On Character Psychology

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29 January 2011

I’m thinking about this because I’ve been reading and teaching stories by Flannery O’Connor.  Her characters are so vivid and real, so particular and alive; but O’Connor does not much go in for psychologizing.  We know who these characters are, but not so much WHY they are the way they are or how they got that way.  We accept them as fact; she is that good at incarnating full human beings and staking out their territory of reality.  A student observed that O’Connor clearly knew their psychology inside and out, which is how she is able to render them so well, via their externalities. This, I think, is a kind of argument for “write what you know,” i.e. write the characters you know inside and out, intuitively, so that the external details you select to characterize them will inevitably (one hopes) evoke both the present and the past of that character.

O’Connor’s characters are also no doubt creatures of the South, of a particular era.  Those of us working in a more heterogeneous, multi-cultural, multi-geographical universe perhaps are required to consider more these questions of back story, of childhood experience, of what brings adult character A to situation or conflict X – that psycho-experiential map.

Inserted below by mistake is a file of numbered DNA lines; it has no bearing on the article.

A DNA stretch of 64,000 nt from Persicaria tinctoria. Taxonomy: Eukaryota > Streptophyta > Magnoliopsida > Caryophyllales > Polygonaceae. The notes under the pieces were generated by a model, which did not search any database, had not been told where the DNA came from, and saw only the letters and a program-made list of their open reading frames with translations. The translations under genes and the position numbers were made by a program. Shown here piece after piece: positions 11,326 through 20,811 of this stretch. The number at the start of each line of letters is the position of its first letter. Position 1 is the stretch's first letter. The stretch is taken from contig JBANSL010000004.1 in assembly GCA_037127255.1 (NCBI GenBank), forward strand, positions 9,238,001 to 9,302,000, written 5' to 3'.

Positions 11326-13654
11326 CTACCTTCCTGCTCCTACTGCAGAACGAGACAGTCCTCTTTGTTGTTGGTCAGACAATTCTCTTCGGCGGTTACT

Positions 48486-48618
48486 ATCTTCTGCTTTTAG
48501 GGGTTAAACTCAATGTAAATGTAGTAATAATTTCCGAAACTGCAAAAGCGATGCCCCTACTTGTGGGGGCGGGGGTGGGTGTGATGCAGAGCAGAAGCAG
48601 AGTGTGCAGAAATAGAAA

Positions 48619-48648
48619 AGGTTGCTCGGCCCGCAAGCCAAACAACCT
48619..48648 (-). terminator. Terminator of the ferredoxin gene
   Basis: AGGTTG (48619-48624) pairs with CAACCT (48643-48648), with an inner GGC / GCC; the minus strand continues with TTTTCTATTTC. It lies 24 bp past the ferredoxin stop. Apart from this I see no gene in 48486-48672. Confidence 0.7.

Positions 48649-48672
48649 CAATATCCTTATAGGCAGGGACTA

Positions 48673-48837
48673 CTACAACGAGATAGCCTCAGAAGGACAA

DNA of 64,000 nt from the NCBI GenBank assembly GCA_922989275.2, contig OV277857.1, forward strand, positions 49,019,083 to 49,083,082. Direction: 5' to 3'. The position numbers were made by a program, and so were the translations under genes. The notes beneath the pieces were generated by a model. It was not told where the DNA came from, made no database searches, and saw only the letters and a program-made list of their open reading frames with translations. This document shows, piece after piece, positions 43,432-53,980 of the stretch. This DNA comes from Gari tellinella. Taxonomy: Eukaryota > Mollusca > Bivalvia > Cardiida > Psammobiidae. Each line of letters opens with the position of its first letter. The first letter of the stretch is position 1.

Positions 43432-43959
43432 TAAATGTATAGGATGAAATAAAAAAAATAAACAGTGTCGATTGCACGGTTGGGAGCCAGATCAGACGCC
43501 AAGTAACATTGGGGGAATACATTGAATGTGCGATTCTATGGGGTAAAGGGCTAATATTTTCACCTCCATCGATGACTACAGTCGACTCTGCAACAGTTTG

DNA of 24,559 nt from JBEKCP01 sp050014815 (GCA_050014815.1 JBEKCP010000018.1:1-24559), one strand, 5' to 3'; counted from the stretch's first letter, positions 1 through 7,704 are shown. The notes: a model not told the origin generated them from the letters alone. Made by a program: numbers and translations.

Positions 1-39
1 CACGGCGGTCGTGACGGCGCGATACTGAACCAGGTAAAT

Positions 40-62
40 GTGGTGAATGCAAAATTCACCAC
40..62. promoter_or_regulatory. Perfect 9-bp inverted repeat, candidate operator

A colleague spoke the other day (during a thesis conference) about the coming-of-age genre, how that genre’s power is in giving the reader a compact story, the most formative experiences from ages x to xx; and then leaving us at that juncture, at the precipice, before the character transitions into adulthood.  The emotional impact is in the projection and the resonance; the reader feels how these experiences may shape the character’s adult journey, we have a sense of knowing what paths the adult life will take – tragic, hopeful, what have you.

I don’t know.  Psychology is in many ways the enemy of art and literature; it claims predictability, a+b=c.  And yet we are all so profoundly shaped by both the language and conceptions of modern psychology, developmental narratives, etc.   I myself often query students to consider what has shaped their character in his or her past, WHY is he or she like this?  I recognize the danger of it, the too-easy map from A to B; the draining of mystery, or, as O’Connor would put it, “the mystery of personality.” But on the other hand there is the question of coherence, of writing characters who behave in credible ways, who feel human by virtue of the ways in which they process and absorb experience.

But people are strange.  This perhaps is the truth underlying all truths about human behavior; experience certainly confirms it.

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